CHARLOTTE, N.C. (WBTV) - Fonda Bryant was concerned at first, but when she broke down the numbers, she said she has no regrets about taking the Johnson & Johnson one-shot vaccine.
The Johnson & Johnson vaccine is being halted temporarily.
With the news about there being cases involving side effects from the Johnson & Johnson vaccine, many have questions.
Here are the facts:
Out of nearly seven million doses given, only six cases came back with blood clotting. While it’s a serious condition the odds of it happening are minuscule.
“It’s alarming,” Bryant said. “I’m not going to lie, it’s alarming.”
Bryant is all about fitness. She just returned from a business trip to Utah where in her spare time she decided to climb up the side of a mountain.
Because Bryant was going to be on several flights with hundreds of people, she decided to get her COVID-19 vaccine out of the way.
“I felt like it was better to have it than to not have it,” Bryant said.
Bryant went to a vaccine clinic last month where she was given the Johnson & Johnson dose.
She also says the medical staff checked up on her frequently.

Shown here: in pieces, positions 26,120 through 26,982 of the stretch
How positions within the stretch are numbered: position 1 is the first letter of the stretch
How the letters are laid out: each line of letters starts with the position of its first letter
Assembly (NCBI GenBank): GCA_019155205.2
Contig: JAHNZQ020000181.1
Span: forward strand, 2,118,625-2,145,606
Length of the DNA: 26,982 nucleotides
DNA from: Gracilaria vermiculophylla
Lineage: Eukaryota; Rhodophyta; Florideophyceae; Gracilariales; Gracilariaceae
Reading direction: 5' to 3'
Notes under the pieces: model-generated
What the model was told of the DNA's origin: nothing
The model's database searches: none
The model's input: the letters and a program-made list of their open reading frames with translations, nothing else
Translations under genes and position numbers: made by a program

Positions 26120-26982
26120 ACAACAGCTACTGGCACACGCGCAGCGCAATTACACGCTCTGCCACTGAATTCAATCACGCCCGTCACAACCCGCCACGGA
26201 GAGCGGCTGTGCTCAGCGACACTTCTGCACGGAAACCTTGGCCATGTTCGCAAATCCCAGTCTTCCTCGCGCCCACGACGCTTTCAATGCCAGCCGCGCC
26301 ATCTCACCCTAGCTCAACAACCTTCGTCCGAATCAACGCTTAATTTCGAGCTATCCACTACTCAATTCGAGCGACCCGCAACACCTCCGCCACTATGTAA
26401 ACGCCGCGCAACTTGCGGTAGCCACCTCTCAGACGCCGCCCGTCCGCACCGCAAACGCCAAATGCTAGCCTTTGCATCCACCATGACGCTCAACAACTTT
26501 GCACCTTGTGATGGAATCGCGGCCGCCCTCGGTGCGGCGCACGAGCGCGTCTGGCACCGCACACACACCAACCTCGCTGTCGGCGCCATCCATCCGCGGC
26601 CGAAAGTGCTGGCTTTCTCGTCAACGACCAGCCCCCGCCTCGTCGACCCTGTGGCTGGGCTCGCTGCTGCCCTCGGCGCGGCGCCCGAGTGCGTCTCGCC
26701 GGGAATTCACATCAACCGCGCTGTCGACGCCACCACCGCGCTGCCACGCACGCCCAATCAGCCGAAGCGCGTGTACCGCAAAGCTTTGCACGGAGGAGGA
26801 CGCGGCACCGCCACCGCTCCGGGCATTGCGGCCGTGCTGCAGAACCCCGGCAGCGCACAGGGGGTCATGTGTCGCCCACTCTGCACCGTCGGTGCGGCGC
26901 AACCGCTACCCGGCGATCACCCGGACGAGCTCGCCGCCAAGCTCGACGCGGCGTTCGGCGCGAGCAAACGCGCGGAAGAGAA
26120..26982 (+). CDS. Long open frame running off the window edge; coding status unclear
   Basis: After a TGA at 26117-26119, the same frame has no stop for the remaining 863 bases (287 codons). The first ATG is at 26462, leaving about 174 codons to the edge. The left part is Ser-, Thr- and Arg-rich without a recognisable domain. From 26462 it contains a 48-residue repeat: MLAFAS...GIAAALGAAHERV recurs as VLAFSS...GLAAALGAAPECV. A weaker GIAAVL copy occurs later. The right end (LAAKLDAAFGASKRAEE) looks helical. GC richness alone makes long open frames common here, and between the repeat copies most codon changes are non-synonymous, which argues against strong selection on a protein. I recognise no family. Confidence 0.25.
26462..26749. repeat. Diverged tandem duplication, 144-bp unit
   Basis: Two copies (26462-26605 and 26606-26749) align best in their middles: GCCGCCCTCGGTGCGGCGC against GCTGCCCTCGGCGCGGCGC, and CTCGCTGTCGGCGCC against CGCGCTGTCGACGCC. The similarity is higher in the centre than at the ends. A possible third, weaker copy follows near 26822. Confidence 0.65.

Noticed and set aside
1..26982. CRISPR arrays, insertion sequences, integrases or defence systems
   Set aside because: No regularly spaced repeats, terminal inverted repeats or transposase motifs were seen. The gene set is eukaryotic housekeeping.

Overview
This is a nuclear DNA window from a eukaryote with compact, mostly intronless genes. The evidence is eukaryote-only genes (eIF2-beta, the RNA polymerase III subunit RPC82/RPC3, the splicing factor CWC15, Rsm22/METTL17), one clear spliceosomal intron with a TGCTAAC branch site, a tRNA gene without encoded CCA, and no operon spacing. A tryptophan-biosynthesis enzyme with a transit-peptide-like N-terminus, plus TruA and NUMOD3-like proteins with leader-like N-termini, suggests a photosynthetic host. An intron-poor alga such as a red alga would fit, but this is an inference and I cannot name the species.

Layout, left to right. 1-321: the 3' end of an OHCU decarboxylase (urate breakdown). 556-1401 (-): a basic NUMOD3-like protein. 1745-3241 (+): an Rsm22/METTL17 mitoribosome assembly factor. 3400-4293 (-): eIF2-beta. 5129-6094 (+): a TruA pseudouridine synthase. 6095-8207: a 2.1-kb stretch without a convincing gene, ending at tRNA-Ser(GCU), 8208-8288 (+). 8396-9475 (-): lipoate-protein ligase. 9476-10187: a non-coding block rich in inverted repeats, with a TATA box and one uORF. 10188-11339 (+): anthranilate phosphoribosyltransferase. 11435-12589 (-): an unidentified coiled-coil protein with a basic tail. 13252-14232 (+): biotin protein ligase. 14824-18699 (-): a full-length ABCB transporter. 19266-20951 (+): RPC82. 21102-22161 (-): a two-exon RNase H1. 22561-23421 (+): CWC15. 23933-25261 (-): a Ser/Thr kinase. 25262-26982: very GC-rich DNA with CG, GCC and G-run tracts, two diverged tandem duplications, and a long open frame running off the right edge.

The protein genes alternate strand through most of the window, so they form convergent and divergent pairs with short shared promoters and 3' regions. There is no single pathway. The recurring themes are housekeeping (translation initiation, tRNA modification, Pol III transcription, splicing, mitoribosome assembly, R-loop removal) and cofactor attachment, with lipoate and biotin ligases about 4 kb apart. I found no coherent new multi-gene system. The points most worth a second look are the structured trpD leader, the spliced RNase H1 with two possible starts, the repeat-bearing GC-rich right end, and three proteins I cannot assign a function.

“Every day they sent me an e-mail since I got the shot asking you how you’re feeling?” Bryant told WBTV. “How are your symptoms? Severe, mild, whatever?”
Bryant said she never developed anything that would cause her concern.
“I had a small headache, but nothing major, I’m fine,” Bryant said.
Although, she did say the pause in vaccine distribution was a surprise.
The FDA and CDC in a joint press release Tuesday said they were putting the brakes on the Johnson & Johnson vaccine rollout because several people had apparent complications to the drug.
“The CDC and the FDA are reviewing data involving six reports of a rare type of blood clot,” said Peter Marks with the FDA in a conference call.
Out of the nearly seven million doses already given out, six cases reported a severe and rare brain blood clot.
Those who developed the condition were women between the ages of 18 and 48.
Symptom started appearing between one and two weeks after getting the shot with symptoms including severe headache, abdominal pain, leg pain or shortness of breath.
“I feel a lot better, but like I said I’m cautiously optimistic,” Bryant said.
Bryant said the danger isn’t from these six cases out of seven million doses given. The danger is people who were on the fence deciding not to get the shot.
“For me, I still say you should take the shot,” Bryant said.
And doctors would agree.
Officials say if you’re scheduled for a Johnson & Johnson shot, you will most likely be switched to another brand.